Let’s also not forget that Bitcoin’s speed is another significant advantage for remote work companies. As an employer, you want to ensure that your staff are paid in a timely manner. That being said, you do not want to pay wages until the requisite work has been done. Using international bank transfers, it might take several weeks before an employee receives his pay. So far in 2019, the average Bitcoin confirmation time stands at 9.2 minutes.
As a result, Bitcoin allows remote work companies to make significant savings, while also paying staff in a timely manner.
Plenty of use cases for adoption but what about the mainstream?
The three use-cases listed above show how Bitcoin is already being deployed to solve real-world problems. Reading through them, you might be forgiven for thinking of alternative services which could solve the problem instead.
Digital banks like Revolut, Transferwise or N26 for example, already provide a workable solution for remote work companies. With this in mind, Bitcoin needs to establish some semblance or mainstream adoption. Once a significant number of people use it, the network effect will take hold, incentivizing others to adopt it as well.
The keyword regarding mainstream adoption has always been scalability. Scalability refers to the capacity of Bitcoin’s blockchain to quickly process a large volume of transactions. At present Bitcoin is limited to 7 transactions per second, which is far too little for mainstream adoption.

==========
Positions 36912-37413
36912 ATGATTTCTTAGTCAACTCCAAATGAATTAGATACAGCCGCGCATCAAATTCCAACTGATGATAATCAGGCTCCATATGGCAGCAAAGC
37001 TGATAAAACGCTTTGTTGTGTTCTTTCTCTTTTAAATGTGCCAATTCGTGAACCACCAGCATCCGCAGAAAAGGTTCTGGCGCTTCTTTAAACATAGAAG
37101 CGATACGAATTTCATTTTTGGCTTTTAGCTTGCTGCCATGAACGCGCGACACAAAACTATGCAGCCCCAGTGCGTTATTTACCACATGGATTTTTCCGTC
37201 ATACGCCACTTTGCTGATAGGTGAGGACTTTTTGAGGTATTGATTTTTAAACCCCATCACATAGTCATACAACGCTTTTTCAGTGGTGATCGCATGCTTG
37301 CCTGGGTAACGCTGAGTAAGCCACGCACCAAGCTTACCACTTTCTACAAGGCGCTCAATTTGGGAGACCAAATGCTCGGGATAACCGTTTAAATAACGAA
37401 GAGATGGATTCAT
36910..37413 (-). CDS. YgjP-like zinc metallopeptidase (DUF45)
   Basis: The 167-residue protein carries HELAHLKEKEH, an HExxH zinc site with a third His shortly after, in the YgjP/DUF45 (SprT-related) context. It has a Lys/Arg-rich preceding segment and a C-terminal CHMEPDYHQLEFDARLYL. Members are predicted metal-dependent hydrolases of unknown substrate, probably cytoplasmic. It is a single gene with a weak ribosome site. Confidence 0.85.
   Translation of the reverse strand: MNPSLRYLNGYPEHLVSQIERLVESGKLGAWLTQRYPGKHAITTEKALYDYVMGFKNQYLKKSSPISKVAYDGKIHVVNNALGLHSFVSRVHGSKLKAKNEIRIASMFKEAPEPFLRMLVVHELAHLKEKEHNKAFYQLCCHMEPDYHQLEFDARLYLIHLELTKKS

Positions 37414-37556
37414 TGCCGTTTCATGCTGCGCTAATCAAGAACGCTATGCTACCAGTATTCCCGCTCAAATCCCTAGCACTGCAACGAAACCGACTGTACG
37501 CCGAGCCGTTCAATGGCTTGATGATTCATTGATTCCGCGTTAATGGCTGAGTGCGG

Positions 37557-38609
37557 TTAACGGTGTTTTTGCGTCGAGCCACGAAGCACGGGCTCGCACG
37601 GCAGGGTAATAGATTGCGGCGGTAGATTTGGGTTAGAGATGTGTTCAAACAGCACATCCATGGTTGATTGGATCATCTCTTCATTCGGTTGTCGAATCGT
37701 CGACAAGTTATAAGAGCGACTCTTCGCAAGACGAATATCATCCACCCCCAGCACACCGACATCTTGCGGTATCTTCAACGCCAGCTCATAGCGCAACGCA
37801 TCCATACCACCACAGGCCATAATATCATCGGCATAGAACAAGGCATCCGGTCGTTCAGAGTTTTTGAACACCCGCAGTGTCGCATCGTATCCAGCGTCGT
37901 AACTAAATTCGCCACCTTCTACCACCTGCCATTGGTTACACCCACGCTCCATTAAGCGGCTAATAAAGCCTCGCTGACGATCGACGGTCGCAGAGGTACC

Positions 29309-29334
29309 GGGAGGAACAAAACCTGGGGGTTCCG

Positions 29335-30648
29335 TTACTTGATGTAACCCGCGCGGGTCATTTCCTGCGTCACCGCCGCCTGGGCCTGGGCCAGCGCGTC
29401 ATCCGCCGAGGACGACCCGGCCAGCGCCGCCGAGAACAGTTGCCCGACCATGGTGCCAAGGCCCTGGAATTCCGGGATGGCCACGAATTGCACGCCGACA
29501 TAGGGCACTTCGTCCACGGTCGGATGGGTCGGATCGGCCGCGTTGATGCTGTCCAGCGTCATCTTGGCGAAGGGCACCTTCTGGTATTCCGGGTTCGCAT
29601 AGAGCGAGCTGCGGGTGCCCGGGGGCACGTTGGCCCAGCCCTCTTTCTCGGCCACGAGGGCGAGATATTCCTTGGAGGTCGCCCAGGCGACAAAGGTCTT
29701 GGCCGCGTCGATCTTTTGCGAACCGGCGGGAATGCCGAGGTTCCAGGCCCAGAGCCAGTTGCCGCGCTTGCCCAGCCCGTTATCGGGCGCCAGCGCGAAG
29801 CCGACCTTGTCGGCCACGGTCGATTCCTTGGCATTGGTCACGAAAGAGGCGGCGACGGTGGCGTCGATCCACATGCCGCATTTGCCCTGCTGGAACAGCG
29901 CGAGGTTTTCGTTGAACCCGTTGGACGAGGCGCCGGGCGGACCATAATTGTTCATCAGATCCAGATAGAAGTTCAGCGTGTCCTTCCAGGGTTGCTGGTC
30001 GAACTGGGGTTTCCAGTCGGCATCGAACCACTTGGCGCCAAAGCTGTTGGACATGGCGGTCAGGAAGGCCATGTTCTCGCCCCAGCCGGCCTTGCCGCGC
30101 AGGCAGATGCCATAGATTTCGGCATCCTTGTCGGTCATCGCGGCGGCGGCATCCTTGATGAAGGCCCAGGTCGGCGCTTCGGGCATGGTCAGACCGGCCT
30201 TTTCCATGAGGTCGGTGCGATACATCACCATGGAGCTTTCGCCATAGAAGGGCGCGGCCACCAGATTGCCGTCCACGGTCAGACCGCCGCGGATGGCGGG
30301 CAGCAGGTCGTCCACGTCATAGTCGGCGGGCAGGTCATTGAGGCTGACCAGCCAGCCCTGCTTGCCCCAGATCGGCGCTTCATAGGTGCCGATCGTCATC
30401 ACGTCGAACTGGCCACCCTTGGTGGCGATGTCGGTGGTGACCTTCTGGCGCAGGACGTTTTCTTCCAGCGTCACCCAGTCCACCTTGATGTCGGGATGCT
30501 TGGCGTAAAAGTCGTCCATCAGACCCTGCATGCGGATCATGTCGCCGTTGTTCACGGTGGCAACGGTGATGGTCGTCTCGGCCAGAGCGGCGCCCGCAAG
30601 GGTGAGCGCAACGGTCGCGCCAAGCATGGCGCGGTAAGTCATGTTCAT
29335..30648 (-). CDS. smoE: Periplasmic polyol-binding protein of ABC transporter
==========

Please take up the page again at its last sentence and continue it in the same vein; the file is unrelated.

For the first time in ten years however, we seem to be making significant progress regarding scalability. More specifically, the lightning network has shown great promise and might be the solution to Bitcoin’s historic scalability woes.
Acting as a secondary layer on top of the blockchain, the lightning network allows for almost instant Bitcoin transactions. By processing transactions off-chain it could scale to 50,000 transactions per second. Encouragingly, the lightning network has already processed over $2.2 million and the volume is continually increasing.
Conclusion – Adoption over price
Bitcoin has become the internet’s phoenix. Every time it crumbles into ashes, it returns reborn and stronger than ever. Despite negative legislation and nasty PR campaigns, Bitcoin survives and brings value to hundreds of thousands of people.
Value, as this article has shown, is far removed from price. Bitcoin’s longevity will not be determined by the number of zeros it commands, but by the problems it solves. Luckily Bitcoin is well positioned to solve an array of pain-points across many different industries. It is already making a positive impact today, and will surely make an even bigger impact tomorrow.